All lifts installed in the U.S. and other areas that use the International Building Code must conform with the safety standard ANSI/ALI ALCTV. Only lifts that have been certified to comply with this standard can wear an ALI Gold Label, shown here.

All lifts installed in the U.S. and other areas that use the International Building Code must conform with the safety standard ANSI/ALI ALCTV. Only lifts that have been certified to comply with this standard can wear an ALI Gold Label, shown here.

CORTLAND, N.Y. — New commentary in the latest edition of the building code in use or adopted by all 50 U.S. states clarifies that all installed vehicle lifts must conform with the American National Safety Standard ANSI/ALI ALCTV (current edition) “Safety Requirements for the Construction, Testing and Validation of Automotive Lifts.”

The International Building Code (IBC) is also in use or adopted by the District of Columbia, Guam, Northern Marianas Islands, New York City, the U.S. Virgin Islands, and Puerto Rico.

“To put it as simply as possible: If you’re installing a vehicle lift in an area covered by the International Building Code, you must choose a lift that meets ANSI/ALI ALCTV. In other words, choose an Automotive Lift Institute certified lift, or you’re violating the IBC,” explained R.W. “Bob” O’Gorman, Automotive Lift Institute (ALI) president. “Lift customers and code enforcement officials can easily identify certified lifts by the gold ALI certification label that is applied to every lift that passes third-party testing and achieves certification. A complete list of certified lifts is available at www.autolift.org/ali-directory-of-certified-lifts.”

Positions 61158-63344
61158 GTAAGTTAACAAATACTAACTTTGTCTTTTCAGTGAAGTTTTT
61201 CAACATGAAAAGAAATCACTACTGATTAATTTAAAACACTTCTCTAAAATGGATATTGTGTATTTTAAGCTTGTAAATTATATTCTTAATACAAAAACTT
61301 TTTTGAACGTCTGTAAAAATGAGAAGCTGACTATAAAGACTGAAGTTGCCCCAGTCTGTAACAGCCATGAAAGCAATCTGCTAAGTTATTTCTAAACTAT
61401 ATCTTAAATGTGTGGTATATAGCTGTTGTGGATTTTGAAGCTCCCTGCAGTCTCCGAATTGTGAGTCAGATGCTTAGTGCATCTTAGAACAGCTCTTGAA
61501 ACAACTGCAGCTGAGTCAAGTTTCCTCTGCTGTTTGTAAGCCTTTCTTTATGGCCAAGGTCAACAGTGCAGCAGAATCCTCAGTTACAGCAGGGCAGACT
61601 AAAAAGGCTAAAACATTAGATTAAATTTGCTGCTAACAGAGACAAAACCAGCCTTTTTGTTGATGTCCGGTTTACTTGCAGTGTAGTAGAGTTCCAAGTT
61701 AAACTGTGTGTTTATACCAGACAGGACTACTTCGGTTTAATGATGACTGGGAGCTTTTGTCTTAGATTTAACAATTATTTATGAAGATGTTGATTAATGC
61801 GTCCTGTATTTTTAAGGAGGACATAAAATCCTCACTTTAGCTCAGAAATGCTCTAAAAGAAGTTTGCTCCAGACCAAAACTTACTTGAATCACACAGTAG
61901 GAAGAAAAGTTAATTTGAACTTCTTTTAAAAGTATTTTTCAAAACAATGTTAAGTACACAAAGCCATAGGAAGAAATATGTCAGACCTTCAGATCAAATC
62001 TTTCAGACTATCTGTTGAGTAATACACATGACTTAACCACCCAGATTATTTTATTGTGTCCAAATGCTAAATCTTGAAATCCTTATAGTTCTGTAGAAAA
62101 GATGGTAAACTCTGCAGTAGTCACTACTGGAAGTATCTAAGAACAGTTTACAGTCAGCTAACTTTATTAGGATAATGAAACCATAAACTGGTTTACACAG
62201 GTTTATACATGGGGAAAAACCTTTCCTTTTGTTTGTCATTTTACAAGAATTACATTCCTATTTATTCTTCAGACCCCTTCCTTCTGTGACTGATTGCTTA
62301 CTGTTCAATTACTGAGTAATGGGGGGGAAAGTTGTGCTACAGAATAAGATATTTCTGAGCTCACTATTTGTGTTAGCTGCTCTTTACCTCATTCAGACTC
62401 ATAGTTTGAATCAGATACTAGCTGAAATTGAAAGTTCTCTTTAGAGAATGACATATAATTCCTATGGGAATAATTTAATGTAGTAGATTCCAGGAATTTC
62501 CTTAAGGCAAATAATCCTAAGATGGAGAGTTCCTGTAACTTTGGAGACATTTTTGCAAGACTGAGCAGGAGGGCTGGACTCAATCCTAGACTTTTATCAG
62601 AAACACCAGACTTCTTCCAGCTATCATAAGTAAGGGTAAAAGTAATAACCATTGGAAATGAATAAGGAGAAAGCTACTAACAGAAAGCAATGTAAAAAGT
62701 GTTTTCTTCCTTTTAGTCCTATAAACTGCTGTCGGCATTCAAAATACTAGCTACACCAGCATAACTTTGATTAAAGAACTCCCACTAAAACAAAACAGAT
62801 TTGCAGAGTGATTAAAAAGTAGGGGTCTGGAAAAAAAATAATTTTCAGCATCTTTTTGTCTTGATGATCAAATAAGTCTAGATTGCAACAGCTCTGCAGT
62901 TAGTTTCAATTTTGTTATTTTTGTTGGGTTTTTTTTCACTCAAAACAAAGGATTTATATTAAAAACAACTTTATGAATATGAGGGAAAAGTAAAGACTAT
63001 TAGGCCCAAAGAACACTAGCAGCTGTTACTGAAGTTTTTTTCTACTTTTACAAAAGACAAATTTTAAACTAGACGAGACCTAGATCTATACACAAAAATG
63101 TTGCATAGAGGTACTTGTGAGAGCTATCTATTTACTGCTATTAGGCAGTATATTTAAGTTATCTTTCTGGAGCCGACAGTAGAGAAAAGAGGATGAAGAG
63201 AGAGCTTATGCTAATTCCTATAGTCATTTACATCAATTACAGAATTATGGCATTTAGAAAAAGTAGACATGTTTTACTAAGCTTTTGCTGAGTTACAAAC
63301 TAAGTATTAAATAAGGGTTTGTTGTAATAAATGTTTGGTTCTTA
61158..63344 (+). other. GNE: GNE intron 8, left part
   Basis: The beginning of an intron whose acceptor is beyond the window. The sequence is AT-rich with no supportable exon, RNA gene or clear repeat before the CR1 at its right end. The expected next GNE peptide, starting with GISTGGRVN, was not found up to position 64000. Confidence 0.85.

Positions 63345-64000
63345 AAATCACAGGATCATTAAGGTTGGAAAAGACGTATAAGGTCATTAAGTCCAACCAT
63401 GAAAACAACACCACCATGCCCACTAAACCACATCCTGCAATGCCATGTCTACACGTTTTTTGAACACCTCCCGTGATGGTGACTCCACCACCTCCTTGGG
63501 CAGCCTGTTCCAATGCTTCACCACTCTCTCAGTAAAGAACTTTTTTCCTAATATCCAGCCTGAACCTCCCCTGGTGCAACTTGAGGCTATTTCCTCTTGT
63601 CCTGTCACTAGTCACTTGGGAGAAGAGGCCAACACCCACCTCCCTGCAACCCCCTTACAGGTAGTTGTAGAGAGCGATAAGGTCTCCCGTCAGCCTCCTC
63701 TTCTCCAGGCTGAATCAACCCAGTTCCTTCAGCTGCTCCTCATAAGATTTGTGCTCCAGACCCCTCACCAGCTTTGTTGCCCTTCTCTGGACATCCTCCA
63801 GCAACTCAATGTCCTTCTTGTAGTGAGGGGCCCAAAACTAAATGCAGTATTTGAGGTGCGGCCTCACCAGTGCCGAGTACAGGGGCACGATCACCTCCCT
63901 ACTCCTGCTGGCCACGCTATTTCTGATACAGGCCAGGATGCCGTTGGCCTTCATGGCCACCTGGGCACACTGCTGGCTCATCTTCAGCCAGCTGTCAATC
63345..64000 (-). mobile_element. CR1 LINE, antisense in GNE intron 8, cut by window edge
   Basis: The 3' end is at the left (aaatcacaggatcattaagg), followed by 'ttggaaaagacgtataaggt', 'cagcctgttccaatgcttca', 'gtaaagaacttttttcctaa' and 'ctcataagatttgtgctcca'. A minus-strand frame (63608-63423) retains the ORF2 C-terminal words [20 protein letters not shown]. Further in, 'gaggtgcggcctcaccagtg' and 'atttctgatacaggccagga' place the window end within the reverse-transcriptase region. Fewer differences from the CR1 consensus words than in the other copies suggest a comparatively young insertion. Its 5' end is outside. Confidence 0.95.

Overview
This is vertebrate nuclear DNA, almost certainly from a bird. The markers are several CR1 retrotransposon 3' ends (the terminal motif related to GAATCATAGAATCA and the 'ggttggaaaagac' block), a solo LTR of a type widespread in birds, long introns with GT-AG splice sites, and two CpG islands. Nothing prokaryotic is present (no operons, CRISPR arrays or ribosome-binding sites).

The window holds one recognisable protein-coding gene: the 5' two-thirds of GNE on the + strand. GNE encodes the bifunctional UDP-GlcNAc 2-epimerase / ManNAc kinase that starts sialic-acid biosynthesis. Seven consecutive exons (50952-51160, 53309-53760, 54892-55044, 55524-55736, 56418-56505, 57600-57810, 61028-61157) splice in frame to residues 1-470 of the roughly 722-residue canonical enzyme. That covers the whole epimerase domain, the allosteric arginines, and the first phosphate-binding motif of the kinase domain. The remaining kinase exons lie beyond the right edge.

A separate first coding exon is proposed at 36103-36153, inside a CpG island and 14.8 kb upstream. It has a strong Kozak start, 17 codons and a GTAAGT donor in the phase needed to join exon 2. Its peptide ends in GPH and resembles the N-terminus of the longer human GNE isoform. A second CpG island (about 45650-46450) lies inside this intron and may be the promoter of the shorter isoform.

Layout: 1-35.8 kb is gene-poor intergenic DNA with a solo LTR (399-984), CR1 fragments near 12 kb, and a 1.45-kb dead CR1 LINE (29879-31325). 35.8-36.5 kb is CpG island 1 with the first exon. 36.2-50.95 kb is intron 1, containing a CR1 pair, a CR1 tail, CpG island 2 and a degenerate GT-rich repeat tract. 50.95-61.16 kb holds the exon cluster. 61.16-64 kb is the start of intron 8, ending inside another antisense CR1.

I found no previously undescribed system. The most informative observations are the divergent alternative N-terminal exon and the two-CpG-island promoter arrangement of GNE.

Although the IBC has long covered automotive lifts by reference, there was still some confusion in the marketplace, O’Gorman added. “We’ve been contacted by many lift customers who had been incorrectly told that the IBC only applies to elevators, not vehicle lifts. The new language in the supporting commentary of the 2015 IBC makes it very clear that building inspectors can enforce the ANSI/ALI standard regarding lifts.”

From the 2015 IBC, Chapter 30, Section 3001.2 Referenced Standards, Commentary: “The enforceability of a standard is established in this section, and applies wherever the provisions of this chapter do not otherwise indicate a requirement. Therefore, even if a standard is not referenced anywhere else within this chapter it will be applicable to such systems and equipment. For example, automotive lifts are addressed by the reference to ANSI/ALI ALCTV, but no further requirements are found in Chapter 30. This standard is fully applicable to such automotive lifts.”

ANSI/ALI ALCTV is a nationally recognized safety and performance standard covering the construction, testing and validation of vehicle lifts that are used to perform service on cars, trucks, vans, and other vehicles, according to the ALI. To fully comply with the ALI certification program supporting the standard, all lift models must be tested by one of three approved, third-party, Occupational Safety and Health Administration (OSHA) accredited Nationally Recognized Testing Laboratories.

The testing includes listing of the electrical system and validation of the structural integrity of all the lift’s systems and components, proper function of its controls and load-holding devices, proper lowering speeds, and mechanical overload protection. Part of the testing process involves loading the lift to 150% of its rated load capacity and ensuring that no visual deformation of the lift’s structural elements or components occurs. Instructional materials and the lift manufacturer’s production facility must also meet requirements outlined in the standard.

Lifts that are tested by one of the approved laboratories and found to meet all of the requirements outlined in the ANSI/ALI ALCTV standard receive a gold ALI Certified label. ALI’s gold label is the only industry-recognized documentation that the specific lift model has been tested and certified to meet the industry’s performance and safety standards, according to the ALI. Not all lifts for sale in today’s market are certified, regardless of country of origin.Therefore, the burden of purchasing and installing lifts that meet ANSI/ALI ALCTV and comply with the IBC rests on the lift buyer.

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